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University News

Honesty is tour guides’ policy

Second in a five-part series

By
Staff Writer
Monday, April 12, 2010

Red brick buildings, wide campus greens, the New Curriculum, the Van Wickle Gates: these ideas represent Brown to the outside world.

Brown’s image, and how it promotes that image to prospective applicants, is carefully tailored to cast the University in its desired light. Administrators, facilities managers, admission officers, architects, Web designers, students, faculty and staff all play a crucial role in crafting and promoting the way Brown sells itself to the world.

The first on-campus experience a prospective applicant has at Brown likely comes in the form of a tour or an information session, which are coordinated by the Bruin Club, a student group, in partnership with the Admission Office.

“We are not trying to sell Brown to people,” said Christiana Stephenson ’11, tours co-coordinator for the Bruin Club and The Herald’s alumni relations director. “We are trying to show people what our lives are like here at Brown.”

Tours are the primary method used to show what campus and student life is like, Stephenson said.

“The information session is much more concerned with the open curriculum, advising, undergraduate research, study abroad and academic life,” she said. “But since we go up Wriston, since we go to Keeney, you can see how we focus more on campus life.”

Though Stephenson and her co-coordinator Bryan Smith ’10 agreed there is no overarching message conveyed in all tours, Smith acknowledged that there are themes the Admission Office attempts to deliver.

“In general, the stock admissions office answer is that we want to show that Brown is an elite university,” he said. “A university that is undergraduate-focused and is uniquely poised, because we — as undergraduate students — have so much opportunity to get involved.”

Currently, Brown’s hour-long tours start at the Quiet Green and end back at the Main Green, Smith said.

Along the way, high school students and their families enter Sayles Hall, walk through Lincoln Field into MacMillan Hall and exit onto Thayer Street. After visiting the park outside the Sciences Library, tours then go to Wriston Quadrangle where students see the Sharpe Refectory before passing by Keeney Quadrangle.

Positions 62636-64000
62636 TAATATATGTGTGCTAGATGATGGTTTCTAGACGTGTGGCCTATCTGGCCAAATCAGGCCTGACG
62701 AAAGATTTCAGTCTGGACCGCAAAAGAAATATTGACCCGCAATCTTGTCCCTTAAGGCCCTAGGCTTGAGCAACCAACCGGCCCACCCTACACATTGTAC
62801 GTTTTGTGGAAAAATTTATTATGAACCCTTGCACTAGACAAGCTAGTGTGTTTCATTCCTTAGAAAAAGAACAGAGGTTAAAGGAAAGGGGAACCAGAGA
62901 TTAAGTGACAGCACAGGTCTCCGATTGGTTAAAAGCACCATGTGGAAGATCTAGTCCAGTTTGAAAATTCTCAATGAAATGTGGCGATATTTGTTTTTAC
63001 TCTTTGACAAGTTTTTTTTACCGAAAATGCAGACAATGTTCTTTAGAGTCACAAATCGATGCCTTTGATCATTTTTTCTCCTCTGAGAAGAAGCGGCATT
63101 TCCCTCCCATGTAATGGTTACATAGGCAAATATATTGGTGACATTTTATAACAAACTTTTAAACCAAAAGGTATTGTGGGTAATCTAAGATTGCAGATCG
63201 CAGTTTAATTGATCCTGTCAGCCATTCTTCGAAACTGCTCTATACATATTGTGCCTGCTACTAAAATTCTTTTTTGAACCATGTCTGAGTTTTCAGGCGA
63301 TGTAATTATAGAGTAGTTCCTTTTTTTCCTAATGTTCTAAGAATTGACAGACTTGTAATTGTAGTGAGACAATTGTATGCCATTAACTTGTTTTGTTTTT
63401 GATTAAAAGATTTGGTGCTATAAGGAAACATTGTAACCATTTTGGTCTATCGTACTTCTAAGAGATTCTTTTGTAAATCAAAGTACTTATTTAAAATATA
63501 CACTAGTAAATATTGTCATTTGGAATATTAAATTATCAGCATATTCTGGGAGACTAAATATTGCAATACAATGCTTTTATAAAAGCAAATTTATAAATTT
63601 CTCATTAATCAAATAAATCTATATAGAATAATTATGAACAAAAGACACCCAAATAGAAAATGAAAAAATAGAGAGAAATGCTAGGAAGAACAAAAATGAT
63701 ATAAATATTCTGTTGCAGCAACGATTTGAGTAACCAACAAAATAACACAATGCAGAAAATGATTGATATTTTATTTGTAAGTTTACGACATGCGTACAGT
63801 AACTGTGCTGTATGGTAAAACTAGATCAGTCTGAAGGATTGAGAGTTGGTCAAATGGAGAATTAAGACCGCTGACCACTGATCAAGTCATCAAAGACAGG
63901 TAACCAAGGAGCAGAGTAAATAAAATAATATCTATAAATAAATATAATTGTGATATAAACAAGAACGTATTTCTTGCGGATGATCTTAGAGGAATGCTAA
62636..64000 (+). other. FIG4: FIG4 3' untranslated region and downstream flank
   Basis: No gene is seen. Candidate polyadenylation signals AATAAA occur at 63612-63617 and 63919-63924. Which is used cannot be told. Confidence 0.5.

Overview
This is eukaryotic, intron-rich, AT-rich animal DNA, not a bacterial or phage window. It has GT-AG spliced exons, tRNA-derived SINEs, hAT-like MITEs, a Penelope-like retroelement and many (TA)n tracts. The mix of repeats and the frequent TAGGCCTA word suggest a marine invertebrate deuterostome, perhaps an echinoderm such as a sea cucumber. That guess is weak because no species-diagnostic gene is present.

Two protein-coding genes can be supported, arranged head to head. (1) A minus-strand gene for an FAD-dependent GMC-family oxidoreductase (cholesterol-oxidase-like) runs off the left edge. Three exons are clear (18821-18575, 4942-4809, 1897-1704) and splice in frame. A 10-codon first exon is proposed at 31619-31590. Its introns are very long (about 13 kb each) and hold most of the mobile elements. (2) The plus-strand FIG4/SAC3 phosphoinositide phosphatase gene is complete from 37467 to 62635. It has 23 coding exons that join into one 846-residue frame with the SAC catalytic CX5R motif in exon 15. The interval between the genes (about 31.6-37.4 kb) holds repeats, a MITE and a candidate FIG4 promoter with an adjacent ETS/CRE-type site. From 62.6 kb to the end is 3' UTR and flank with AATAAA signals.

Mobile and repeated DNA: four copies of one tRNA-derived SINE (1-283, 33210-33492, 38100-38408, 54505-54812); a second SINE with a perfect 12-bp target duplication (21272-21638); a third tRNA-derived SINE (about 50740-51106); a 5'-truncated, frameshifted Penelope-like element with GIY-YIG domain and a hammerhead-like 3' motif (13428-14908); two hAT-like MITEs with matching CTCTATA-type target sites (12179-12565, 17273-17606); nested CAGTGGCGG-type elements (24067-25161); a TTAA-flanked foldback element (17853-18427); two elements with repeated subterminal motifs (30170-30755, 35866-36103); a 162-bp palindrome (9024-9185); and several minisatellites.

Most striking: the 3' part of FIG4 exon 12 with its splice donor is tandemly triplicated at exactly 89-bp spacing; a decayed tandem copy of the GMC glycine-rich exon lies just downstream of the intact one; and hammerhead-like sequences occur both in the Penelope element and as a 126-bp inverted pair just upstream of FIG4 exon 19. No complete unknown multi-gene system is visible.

The tour route is not static and the coordinators — in conjunction with the Bruin Club and the Admission Office — are “in an ongoing discussion on how we can make the route better and show off more of campus in an hour,” Stephenson said.

“We are never 100 percent content with the route that we have. We are always trying to make it as current and as much improved as we can,” she added.

Balancing Brown’s image as both the happiest university in the country and a serious Ivy League institution is not always an easy task, Smith said.

“Brown is in a sticky place because we are perennially voted the happiest students,” he said. “But there is a thought that if you are at an Ivy League university, you shouldn’t be very happy.”

“I try to show that we are very happy because of all the things that happen at Brown outside the classroom,” he added.

Smith said that he tries to be quite open and honest when touring students.
“There is nothing that we try to hide in the tour at all,” he said.

“I openly tell people that the SciLi was voted the ugliest building in Rhode Island. I show the building for what it is,” he said.

That said, Smith added, there are certain areas of campus that he chooses to emphasize during his tours.

“We are trying — as new buildings are completed — to take tours to the newer buildings,” he said.

“There are obvious parts of campus that we’re excited about. I would rather take people through J. Walter Wilson than Metcalf (Chemistry and Research Laboratory),” he said.

“We want to put our best foot forward but not keep our ugly other foot hidden behind us,” he said.

Building Brown
Unlike Harvard or Yale, Brown’s buildings lack architectural uniformity. The University has had to reconcile its structural diversity by creating harmony between its contrasting building styles.

No one is more responsible for Brown’s architectural image than Frances Halsband, the University’s chief architectural consultant, who has drafted long-term campus development plans since 2003.

She spoke about some of Brown’s future and current architectural projects and how they will compare to the University’s preexisting buildings.

“Along the Walk, we are going to see a coherent and related group of new buildings that look modern,” she said about campus growth surrounding the Perry and Marty Granoff Center for the Creative Arts, which is currently being built.

“On the other hand, the new (Katherine Moran Coleman Aquatics Center and Jonathan Nelson ’77 Fitness Center) is going to go back to the traditional Brown look and is certainly a building that will look like the old Brown campus and not the new Brown campus,” she said. “Brown’s brand may very well be the old campus quad, but that’s not what its future will be.”

Halsband expressed appreciation for both the old-fashioned and modern architectural styles that define Brown’s look.

“Brown has one of the classic New England university quads that can be found,” she said about the Main Green. “It’s one of the best.”